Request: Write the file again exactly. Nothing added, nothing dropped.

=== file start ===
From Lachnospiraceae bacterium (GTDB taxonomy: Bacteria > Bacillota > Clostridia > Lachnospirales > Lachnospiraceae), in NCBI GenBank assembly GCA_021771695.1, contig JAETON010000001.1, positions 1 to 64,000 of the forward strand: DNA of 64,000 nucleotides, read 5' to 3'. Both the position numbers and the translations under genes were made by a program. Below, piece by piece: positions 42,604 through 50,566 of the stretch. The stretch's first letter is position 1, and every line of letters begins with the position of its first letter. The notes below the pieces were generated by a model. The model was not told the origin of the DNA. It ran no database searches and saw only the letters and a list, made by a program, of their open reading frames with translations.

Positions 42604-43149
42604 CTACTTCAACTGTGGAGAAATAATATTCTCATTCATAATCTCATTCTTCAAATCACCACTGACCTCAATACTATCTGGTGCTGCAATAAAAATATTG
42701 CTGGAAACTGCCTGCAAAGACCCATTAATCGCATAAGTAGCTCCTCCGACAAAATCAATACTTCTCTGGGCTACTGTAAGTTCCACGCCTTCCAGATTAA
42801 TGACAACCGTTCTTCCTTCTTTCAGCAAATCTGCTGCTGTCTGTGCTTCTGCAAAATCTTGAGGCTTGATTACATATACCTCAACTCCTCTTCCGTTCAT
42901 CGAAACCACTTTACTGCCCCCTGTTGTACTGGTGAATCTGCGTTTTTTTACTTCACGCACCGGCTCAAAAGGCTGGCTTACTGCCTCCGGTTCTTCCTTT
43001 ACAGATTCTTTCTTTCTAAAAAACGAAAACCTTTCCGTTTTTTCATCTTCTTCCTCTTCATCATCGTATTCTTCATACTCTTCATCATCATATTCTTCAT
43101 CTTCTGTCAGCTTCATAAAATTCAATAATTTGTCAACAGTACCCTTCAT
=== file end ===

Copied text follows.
From Lachnospiraceae bacterium (GTDB taxonomy: Bacteria > Bacillota > Clostridia > Lachnospirales > Lachnospiraceae), in NCBI GenBank assembly GCA_021771695.1, contig JAETON010000001.1, positions 1 to 64,000 of the forward strand: DNA of 64,000 nucleotides, read 5' to 3'. Both the position numbers and the translations under genes were made by a program. Below, piece by piece: positions 42,604 through 50,566 of the stretch. The stretch's first letter is position 1, and every line of letters begins with the position of its first letter. The notes below the pieces were generated by a model. The model was not told the origin of the DNA. It ran no database searches and saw only the letters and a list, made by a program, of their open reading frames with translations.

Positions 42604-43149
42604 CTACTTCAACTGTGGAGAAATAATATTCTCATTCATAATCTCATTCTTCAAATCACCACTGACCTCAATACTATCTGGTGCTGCAATAAAAATATTG
42701 CTGGAAACTGCCTGCAAAGACCCATTAATCGCATAAGTAGCTCCTCCGACAAAATCAATACTTCTCTGGGCTACTGTAAGTTCCACGCCTTCCAGATTAA
42801 TGACAACCGTTCTTCCTTCTTTCAGCAAATCTGCTGCTGTCTGTGCTTCTGCAAAATCTTGAGGCTTGATTACATATACCTCAACTCCTCTTCCGTTCAT
42901 CGAAACCACTTTACTGCCCCCTGTTGTACTGGTGAATCTGCGTTTTTTTACTTCACGCACCGGCTCAAAAGGCTGGCTTACTGCCTCCGGTTCTTCCTTT
43001 ACAGATTCTTTCTTTCTAAAAAACGAAAACCTTTCCGTTTTTTCATCTTCTTCCTCTTCATCATCGTATTCTTCATACTCTTCATCATCATATTCTTCAT
43101 CTTCTGTCAGCTTCATAAAATTCAATAATTTGTCAACAGTACCCTTCAT